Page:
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Patterns of Comovement: The Role of Information Technology in the U.S. Economy

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  • Hyunbae Chun
  • Jung-Wook Kim
  • Jason Lee
  • Randall Morck

Abstract

Firm-specific variation in stock returns and fundamental performance measures is significantly higher in industries that have a history of more investment in information technology (IT). We hypothesise that IT is associated with creative destruction or product differentiation, either of which can widen the performance difference between winner and loser firms. Thus, economy-level volatility can fall while firm-level volatility rises because firm-specific volatility cancels out in the aggregate. Our results are consistent with rising firm-specific variation in US stocks reflecting a rising pace of creative destruction; and with greater firm-specific variation in richer and faster growing countries reflecting more intensive creative destruction in those economies, though other explanations are probably valid as well.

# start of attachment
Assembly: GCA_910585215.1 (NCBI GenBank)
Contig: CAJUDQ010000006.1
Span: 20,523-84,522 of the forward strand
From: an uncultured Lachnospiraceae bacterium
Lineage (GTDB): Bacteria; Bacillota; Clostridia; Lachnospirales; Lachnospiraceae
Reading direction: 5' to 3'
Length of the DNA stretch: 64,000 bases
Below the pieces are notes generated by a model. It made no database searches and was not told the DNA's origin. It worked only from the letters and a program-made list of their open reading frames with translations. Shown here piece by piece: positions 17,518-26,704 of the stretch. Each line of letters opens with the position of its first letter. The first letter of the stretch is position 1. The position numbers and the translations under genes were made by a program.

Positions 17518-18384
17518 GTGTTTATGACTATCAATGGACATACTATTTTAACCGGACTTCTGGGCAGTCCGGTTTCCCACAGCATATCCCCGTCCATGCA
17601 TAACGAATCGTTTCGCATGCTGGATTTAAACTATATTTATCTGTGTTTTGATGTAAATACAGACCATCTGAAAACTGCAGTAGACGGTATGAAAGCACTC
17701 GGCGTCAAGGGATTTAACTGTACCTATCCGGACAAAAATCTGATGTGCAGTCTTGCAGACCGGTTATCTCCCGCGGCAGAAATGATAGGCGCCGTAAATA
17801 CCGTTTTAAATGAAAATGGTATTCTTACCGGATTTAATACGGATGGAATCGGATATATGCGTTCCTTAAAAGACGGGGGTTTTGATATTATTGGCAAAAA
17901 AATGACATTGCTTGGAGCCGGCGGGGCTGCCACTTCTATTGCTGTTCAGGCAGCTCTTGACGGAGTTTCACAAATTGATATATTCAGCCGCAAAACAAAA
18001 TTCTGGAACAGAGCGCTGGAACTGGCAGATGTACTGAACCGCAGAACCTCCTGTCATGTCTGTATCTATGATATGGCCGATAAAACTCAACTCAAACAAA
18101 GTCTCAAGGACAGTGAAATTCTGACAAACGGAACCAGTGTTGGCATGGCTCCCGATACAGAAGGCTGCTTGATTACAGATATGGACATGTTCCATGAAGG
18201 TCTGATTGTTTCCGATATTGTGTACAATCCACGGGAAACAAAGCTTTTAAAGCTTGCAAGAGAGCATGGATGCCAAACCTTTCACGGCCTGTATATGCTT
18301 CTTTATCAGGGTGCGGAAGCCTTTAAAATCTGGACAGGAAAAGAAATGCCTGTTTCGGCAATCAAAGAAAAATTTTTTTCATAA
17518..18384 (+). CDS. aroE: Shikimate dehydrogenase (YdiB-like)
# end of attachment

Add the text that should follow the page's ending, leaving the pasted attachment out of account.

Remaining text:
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Paper provided by National Bureau of Economic Research, Inc in its series NBER Working Papers with number 10937.

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Date of creation: Nov 2004
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Handle: RePEc:nbr:nberwo:10937

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Cited by:
  1. Diego A. Comin & Thomas Philippon, 2006. "The Rise in Firm-Level Volatility: Causes and Consequences," NBER Chapters, in: NBER Macroeconomics Annual 2005, Volume 20, pages 167-228 National Bureau of Economic Research, Inc.
  2. F. Owen Irvine & Scott Schuh, 2005. "The roles of comovement and inventory investment in the reduction of output volatility," Working Papers, Federal Reserve Bank of Boston 05-9, Federal Reserve Bank of Boston.
  3. Owen Irvine & Scott Schuh, 2007. "The roles of comovement and inventory investment in the reduction of output volatility," Proceedings, Federal Reserve Bank of San Francisco, Federal Reserve Bank of San Francisco, issue Nov.

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